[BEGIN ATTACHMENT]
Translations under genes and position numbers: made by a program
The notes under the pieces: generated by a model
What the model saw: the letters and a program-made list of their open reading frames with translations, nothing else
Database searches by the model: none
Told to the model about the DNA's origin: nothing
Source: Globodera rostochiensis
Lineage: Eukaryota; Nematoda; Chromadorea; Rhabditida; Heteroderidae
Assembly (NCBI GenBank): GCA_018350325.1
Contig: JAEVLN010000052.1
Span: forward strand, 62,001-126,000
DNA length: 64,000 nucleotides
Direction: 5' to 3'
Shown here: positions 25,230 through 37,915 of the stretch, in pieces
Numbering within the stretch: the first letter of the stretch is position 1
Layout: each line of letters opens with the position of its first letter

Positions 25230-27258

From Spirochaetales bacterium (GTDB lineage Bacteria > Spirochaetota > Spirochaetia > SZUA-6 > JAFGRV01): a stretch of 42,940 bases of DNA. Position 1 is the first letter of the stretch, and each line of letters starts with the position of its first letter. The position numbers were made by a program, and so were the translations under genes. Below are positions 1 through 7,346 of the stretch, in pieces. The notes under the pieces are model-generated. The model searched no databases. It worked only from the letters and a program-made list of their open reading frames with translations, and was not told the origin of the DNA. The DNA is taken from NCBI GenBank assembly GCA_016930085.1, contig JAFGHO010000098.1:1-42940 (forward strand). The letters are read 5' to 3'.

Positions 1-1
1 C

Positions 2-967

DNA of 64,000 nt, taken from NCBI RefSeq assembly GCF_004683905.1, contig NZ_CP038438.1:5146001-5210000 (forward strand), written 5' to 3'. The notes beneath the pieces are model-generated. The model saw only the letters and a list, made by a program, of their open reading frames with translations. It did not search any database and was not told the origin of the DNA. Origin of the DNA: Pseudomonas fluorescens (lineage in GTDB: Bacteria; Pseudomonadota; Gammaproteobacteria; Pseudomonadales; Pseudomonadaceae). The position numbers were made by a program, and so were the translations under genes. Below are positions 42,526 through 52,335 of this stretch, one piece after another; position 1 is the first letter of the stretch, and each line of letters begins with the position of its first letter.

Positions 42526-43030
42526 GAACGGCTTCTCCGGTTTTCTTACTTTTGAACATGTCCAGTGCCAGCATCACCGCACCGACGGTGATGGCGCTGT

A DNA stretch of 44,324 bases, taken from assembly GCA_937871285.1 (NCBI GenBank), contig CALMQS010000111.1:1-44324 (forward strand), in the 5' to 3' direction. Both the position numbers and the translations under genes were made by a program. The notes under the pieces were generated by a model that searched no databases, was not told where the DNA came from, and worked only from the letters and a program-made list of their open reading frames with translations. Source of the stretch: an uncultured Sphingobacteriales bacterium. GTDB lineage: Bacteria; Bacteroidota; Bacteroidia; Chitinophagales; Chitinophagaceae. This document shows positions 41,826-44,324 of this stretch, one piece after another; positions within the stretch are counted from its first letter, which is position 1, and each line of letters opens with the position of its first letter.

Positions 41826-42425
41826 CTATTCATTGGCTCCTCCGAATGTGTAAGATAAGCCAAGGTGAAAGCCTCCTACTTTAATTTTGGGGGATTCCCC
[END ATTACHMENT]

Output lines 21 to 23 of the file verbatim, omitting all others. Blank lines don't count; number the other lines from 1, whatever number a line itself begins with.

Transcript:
DNA of 64,000 nt, taken from NCBI RefSeq assembly GCF_004683905.1, contig NZ_CP038438.1:5146001-5210000 (forward strand), written 5' to 3'. The notes beneath the pieces are model-generated. The model saw only the letters and a list, made by a program, of their open reading frames with translations. It did not search any database and was not told the origin of the DNA. Origin of the DNA: Pseudomonas fluorescens (lineage in GTDB: Bacteria; Pseudomonadota; Gammaproteobacteria; Pseudomonadales; Pseudomonadaceae). The position numbers were made by a program, and so were the translations under genes. Below are positions 42,526 through 52,335 of this stretch, one piece after another; position 1 is the first letter of the stretch, and each line of letters begins with the position of its first letter.

Positions 42526-43030
42526 GAACGGCTTCTCCGGTTTTCTTACTTTTGAACATGTCCAGTGCCAGCATCACCGCACCGACGGTGATGGCGCTGT